I can be some of these things (and some of my strengths are those others highlighted to me, which I mentioned earlier in this piece), but I also know I am a worrier, can get offended easily, can over-analyze things, and take longer to let things go. I have to work at my carefreeness and help myself to chill out and not worry (I have previously shared that church, yoga, walks/runs, and meditation help me). When people first meet me, they might not see my gifts as obviously as my husbands. It might take them longer to discover my characteristics that are worthy and appealing. But they are there. And I want to believe they are there in all of us, that we all have great gifts.
There was a quote in a film, The Legend of Johnny Lingo, that my husband and I watched with my niece and nephews a few weeks ago that stuck with me: “There’s a treasure hidden deep within everyone; the adventure is to discover it.“ I love that concept. Everybody has their own unique gifts/treasures. In some of us they are readily there for all to see, for others we may have to search deeper to find them. That is the adventure – to discover, or even help bring out, those gifts in others.
I believe we can help bring out the best (the gifts) in others, by the way we treat and interact with them. Having been a teacher, and thinking of my favorite teachers, if you have high expectations of your students, are consistent, and let them know you care about them, then you bring out the best in them. And although I am not a parent myself yet, I believe it would be similar for parenting too. On the receiving end, if you know someone cares about you, listens to you, or is willing to give you time, then you are more likely to be kind to them in return. And if someone admires you and believes good things about you, then you are more likely to live up to their expectations.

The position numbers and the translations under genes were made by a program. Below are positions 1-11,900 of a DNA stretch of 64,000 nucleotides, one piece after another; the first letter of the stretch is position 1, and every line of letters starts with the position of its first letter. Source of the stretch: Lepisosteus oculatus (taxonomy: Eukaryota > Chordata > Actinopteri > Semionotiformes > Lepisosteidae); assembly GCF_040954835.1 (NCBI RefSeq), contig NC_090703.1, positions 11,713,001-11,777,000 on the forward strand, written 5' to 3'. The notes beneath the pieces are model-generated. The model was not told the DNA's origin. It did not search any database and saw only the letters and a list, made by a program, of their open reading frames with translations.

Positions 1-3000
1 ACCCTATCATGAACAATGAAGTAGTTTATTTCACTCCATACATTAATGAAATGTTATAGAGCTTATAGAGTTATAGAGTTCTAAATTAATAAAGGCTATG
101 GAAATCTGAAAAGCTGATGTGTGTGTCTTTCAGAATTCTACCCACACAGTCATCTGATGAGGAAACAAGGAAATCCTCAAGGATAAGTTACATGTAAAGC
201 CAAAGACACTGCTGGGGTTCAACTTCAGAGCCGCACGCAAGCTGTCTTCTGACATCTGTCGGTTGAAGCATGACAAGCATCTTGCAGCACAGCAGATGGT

We have all been in situations where we don’t jibe with someone and want to give up, not waste our time, or even let others know we don’t think much of that person. But how about we persevere and think the best of them. Seek the good in people and affirm them. In searching for others’ strengths and gifts, you never know what you might discover along the way…
To learn more about the positive youth development program Girls on the Run, who inspire girls to be joyful, healthy and confident using a fun, experience-based curriculum which creatively integrates running, visit: http://www.girlsontherun.org/